I found understanding the basics of biology a lot more informative than learning new twists about some functional programming concept. It introduces you to a massively(!) parallel world where statistics rules, and errors/outliers are actually essential to functioning biological systems. You may find that if you remove all errors, for example that a protein is made that is not supposed to be made because it's not supposed to be needed, actually is essential, because only by making it does the cell notice that a different (better) fuel option has become available (that is from a concrete example, see the linked course :-)). So definitely add plenty of statistics courses until you learn to think "big". Each time you think about a problem think about that thing happening a trillion times instead of individual cases, until this becomes a habit. This helped me a lot, because most people focus their mind on single examples, for example when making suggestions how to improve society (hint: suggestions that sure work for anyone, but if everyone tried it would quickly unravel). Okay, in the last two sentences I'm going out on a limb (claiming that learning biology and statistical thinking helped), but definitely try some biology, statistics and neuroscience guys. It's all free and most of it high quality. And the statistics knowledge is just as good for machine learning so you need that anyway.
Also recommended: "Principles of Biochemistry" (https://www.edx.org/course/principles-biochemistry-harvardx-...), although I would say you should not try to do all the exercises because it will be way too much work (and highly demotivating, looking at how the discussion forum shows how the nr. of students very quickly grows thinner from course section to section) to try to learn all that stuff by heart. Also: "Cell Biology: Mitochondria"( https://www.edx.org/course/cell-biology-mitochondria-harvard...) to understand where the power comes from.
Also check out individual universities, some have a lot of free courses (sometimes using the edX platform software, which is open source, e.g. Stanford) hat they don't put on 3rd party platforms like edX.
⬐ waiquooWould you mind talking about what field or area you work in?
I came from a bioengineering background and ended up doing a lot of computational work (signals and communication systems, ML, FEA), so I feel like we are arriving at the same conclusion from opposite sides.⬐ ItsMe000001⬐ devguttI studied CS, worked as a consultant and at a major Linux company, later as a freelancer. Learning stuff feels good :-) Even better when it's something I never ever expected to learn, since I thought that after choosing my field of study for university my path was all set. Thanks Internet - possibilities truly have increased by orders of magnitude compared to my youth!IMHO these courses only scratch the surface, good to learn a thing or two, without much applicability. I am right now searching for a degree path in Biochemistry or Molecular Biology online. I want to spend time on it, but be able to actually apply my knowledge. There are so few of them (maybe because of the lab classes, idk). I've found online degrees in ASU (https://asuonline.asu.edu/online-degree-programs/undergradua...) and UF (https://ufonline.ufl.edu/degrees/undergraduate/biology), but they are really expensive. Biology is the future, but unlike the article, I think it will make software obsolete altogether.⬐ kharakDo you by any chance did come across an online course for biochemistry or something similiar? I've wanted now for quite some time to study biology and change my career in that direction, but no relevant degree seems to be designed for remote study.⬐ ItsMe000001⬐ ItsMe000001Look at the "Principles of Biochemistry" course I linked to. Even when OP says "it's scratching the surface", that was in comparison to a complete several years study, that course by itself is extremely involved and pure biochem. It's "only" a single course, but let's wait what you say after unit 3 - because judging by the forum participation, about 99% of people who join that course won't even make it past the 2/3rd mark. So if you can stomach that one course it would be a good sign. I read that about chemistry in general, should be the same for biochem, that if you study in those fields the load is quite extreme.> IMHO these courses only scratch the surface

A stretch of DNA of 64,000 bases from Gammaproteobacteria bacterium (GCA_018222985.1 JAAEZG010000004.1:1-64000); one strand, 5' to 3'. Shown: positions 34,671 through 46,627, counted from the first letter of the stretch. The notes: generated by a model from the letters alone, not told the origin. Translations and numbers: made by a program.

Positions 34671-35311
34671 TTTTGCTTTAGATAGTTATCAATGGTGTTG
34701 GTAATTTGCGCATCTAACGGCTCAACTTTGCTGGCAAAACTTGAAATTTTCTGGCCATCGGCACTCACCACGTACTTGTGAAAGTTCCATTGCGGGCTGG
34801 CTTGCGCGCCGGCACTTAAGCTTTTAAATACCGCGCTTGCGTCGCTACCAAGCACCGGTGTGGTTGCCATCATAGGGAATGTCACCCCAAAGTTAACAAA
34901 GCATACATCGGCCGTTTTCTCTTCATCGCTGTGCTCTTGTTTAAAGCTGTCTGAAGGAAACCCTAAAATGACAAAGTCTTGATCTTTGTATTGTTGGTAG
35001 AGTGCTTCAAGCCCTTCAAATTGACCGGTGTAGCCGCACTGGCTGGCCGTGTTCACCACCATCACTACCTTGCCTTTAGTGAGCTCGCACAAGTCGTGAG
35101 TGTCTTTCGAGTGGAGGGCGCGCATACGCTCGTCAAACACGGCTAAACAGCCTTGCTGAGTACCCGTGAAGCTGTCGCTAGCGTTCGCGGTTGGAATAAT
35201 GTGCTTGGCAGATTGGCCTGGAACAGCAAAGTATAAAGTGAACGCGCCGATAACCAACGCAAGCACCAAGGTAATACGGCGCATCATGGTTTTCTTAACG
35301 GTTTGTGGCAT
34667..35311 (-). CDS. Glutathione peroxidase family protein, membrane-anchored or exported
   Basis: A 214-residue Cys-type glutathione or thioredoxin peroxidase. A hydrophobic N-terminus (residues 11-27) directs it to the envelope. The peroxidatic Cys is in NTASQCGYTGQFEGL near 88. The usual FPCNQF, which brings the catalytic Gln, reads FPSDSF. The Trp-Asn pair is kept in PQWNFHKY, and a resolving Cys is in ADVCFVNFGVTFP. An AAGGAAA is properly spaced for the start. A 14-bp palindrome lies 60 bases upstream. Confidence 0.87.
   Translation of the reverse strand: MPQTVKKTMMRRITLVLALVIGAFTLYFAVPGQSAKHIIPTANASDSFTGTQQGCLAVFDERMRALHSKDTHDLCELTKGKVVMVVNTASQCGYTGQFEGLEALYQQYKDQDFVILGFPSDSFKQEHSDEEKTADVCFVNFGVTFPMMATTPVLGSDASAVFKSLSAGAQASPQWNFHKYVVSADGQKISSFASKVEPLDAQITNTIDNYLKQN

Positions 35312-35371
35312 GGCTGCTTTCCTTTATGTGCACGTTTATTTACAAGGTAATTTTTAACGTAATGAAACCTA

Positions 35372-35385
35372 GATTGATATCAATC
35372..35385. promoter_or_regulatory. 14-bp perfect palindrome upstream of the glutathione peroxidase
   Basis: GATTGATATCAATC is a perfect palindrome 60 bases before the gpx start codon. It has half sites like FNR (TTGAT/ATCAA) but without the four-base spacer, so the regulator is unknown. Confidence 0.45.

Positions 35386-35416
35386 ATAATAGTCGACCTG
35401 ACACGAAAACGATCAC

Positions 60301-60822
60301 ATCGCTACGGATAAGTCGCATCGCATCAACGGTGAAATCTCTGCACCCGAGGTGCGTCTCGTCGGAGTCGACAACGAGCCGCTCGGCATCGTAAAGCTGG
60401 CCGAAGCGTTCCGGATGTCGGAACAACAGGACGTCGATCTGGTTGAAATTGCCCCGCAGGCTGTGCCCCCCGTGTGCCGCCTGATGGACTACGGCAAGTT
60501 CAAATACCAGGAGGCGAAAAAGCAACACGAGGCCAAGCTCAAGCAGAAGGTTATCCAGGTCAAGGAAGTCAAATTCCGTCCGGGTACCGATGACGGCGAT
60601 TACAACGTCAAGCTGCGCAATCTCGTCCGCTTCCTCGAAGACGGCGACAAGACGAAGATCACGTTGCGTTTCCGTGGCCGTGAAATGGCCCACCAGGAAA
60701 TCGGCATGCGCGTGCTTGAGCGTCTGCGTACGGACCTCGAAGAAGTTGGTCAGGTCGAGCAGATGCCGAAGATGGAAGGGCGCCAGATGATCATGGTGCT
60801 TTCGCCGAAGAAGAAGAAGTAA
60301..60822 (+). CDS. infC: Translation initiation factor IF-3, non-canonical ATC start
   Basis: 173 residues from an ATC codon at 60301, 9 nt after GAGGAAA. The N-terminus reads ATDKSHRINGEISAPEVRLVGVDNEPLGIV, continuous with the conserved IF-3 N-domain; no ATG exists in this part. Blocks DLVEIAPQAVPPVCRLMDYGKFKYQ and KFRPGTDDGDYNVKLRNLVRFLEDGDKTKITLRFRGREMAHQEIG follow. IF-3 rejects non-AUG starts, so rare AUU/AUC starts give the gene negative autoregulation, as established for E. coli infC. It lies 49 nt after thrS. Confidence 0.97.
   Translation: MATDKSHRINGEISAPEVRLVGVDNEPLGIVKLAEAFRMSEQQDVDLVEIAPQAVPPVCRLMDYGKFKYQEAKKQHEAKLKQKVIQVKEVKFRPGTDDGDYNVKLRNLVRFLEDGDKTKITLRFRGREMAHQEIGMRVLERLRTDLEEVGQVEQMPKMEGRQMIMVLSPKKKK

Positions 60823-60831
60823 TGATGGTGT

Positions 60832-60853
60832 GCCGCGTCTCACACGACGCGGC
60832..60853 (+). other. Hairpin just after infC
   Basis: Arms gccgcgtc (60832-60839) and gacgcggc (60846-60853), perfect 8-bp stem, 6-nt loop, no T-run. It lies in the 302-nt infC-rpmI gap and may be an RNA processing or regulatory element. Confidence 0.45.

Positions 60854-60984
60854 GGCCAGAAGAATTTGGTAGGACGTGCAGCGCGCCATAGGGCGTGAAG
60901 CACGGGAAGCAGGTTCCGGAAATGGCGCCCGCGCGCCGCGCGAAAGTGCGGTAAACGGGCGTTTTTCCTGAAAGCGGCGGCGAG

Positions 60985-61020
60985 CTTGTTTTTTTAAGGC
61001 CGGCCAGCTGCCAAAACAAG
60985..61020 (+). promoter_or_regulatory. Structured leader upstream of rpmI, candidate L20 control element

Of course - that is what I recommend to programmers and CS majors, working in those jobs, on the side, not as a career path.
But in any case, those are "real" courses, so "scratching the surface" not because they are dumbed down but because those are the freshman courses. Of course year 2+ students will get more advanced courses not usually found on edX (although they have quite advanced topics in physics, for example https://www.edx.org/course/mastering-quantum-mechanics-part-...).
As I said, an alternative to learning yet another only mildly different programming language (that runs on the exact same pieces of silicon as the other ones they already know, so it cannot be fundamentally different by definition).